About Michael Bloch

Michael caught the solar power bug after purchasing components to cobble together a small off-grid PV system in 2008. He's been reporting on Australian and international solar energy news ever since.


  1. John Torrance says

    If you were considering a solar system today,what combination of solar panels & inverter would you recommend?
    I am at this stage not considering battery storage but would want system enabled for future addition.
    I live in Perth Western Australian and would be keen to speak with certified installers who can also support system with local spare etc should I experience a system failure,particularly with the inverter.(don’t want to have to wait up to 12 weeks for replacement).

    • Ronald Brakels says

      Hi John, Ronald here.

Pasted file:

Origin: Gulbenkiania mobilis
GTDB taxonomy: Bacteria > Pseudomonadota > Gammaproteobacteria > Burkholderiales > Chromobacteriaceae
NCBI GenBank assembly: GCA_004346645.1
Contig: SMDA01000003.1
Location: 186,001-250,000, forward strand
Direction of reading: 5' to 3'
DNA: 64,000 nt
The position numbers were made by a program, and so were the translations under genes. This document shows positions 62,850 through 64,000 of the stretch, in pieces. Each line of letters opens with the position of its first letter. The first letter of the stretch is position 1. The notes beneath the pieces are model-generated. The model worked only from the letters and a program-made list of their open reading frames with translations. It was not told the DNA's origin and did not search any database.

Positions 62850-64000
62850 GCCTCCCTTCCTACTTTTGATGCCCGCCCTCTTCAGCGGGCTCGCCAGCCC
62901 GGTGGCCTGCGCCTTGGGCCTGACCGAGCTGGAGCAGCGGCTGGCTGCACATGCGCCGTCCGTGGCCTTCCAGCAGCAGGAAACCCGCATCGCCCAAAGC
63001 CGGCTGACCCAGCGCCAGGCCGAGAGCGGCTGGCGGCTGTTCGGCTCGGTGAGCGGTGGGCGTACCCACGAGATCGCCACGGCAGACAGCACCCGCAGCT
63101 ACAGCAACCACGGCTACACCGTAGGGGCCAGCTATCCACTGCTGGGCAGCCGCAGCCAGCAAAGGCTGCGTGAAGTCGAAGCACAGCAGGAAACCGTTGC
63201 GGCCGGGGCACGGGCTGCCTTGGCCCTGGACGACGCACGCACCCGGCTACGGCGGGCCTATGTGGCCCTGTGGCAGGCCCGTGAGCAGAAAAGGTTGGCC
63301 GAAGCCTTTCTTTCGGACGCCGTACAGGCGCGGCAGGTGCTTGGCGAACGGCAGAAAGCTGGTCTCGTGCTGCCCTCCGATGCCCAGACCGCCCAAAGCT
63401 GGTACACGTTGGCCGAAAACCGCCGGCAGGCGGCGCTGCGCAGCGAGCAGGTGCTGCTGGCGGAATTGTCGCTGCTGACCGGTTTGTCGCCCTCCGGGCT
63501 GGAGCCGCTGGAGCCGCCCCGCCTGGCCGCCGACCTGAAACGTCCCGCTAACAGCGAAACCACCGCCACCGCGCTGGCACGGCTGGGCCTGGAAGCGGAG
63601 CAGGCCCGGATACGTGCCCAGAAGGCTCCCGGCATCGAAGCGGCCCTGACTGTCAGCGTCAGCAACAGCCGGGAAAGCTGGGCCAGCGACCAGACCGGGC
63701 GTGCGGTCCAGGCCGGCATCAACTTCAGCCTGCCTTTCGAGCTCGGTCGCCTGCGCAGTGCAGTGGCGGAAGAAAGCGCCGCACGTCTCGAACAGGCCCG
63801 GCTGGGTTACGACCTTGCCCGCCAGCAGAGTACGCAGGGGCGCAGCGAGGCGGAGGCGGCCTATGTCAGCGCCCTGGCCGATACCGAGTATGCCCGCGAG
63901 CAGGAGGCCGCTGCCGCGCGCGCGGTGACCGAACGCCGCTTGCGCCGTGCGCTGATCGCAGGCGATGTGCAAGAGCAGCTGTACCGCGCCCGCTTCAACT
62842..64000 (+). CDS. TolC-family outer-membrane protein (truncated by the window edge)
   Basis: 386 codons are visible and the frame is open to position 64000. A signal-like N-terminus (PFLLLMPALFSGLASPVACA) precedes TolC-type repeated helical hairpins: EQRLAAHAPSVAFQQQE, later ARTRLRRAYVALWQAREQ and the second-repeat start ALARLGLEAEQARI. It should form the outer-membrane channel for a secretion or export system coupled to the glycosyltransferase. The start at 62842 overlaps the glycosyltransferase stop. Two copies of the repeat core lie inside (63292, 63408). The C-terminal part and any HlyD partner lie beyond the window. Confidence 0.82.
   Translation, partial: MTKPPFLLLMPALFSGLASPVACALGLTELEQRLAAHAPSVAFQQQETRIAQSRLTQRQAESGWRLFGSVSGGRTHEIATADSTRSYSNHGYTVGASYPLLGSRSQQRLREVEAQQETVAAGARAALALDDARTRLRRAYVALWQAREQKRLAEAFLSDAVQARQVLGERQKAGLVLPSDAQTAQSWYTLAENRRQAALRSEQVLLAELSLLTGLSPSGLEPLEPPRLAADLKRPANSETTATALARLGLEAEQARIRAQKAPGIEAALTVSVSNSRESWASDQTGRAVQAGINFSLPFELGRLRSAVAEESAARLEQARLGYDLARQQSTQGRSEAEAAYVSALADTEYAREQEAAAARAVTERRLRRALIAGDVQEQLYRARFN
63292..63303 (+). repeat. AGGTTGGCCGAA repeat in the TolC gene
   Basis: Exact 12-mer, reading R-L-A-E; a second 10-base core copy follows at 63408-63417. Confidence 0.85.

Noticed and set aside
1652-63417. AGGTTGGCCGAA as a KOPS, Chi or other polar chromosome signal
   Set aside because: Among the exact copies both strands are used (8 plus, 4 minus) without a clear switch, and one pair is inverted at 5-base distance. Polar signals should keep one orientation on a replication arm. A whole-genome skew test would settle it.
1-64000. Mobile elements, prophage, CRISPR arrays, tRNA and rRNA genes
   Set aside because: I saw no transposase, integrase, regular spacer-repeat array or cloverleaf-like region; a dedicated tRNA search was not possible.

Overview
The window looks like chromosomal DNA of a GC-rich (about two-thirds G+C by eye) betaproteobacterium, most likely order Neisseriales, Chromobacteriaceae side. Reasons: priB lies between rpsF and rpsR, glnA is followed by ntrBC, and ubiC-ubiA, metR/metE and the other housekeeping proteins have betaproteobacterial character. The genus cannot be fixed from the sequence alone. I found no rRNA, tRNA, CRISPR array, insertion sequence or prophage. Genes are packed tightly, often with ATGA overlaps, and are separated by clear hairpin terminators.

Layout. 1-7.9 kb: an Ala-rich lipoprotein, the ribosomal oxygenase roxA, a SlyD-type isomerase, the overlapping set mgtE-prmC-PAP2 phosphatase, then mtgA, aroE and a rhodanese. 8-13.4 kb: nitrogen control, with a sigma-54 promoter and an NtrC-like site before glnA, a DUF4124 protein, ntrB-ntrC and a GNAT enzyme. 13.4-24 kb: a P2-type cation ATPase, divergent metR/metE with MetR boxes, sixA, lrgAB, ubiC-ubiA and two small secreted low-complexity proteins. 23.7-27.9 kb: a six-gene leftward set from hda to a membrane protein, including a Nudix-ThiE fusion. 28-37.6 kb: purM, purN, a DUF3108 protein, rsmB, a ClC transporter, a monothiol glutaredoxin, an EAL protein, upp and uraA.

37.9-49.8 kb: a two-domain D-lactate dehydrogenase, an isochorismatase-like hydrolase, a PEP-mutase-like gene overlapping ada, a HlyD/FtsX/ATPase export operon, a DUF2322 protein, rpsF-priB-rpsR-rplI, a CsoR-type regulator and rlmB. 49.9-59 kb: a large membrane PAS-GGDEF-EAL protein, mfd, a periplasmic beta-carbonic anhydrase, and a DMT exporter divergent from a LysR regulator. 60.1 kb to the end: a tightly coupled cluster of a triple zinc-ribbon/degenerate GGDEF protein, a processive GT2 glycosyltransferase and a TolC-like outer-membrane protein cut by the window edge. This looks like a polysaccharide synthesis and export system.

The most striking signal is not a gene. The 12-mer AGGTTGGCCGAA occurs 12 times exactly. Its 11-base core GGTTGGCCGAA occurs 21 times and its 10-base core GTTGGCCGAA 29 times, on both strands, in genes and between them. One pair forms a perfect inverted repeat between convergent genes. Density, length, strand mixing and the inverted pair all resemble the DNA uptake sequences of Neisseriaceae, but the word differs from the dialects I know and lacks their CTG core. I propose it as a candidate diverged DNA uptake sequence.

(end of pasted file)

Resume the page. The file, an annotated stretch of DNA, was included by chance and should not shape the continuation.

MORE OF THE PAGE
Because you are in Perth, the largest system you can install and still receive a solar feed-in tariff is 6.66 kilowatts of panels with a 5 kilowatt inverter. Provided there is room on your roof I recommend getting a system close to this maximum.

      Our Solar 101 Guide has gaphics showing all the panels and inverters we know are reliable:

      Whether or not you should opt for solar hardware that is low cost but reliable or spend extra for premium products for extra peace of mind will depend on your budget and personal preferences.

      If you would like us to send you some quotes from installers we know do quality work and good after sale customer service, you can go to our homepage:

      And enter your postcode in the space at the top right. Then answer the questions that come up as best you can. If you have any questions, either now or after you get your quotes, please don’t hesitate to ask.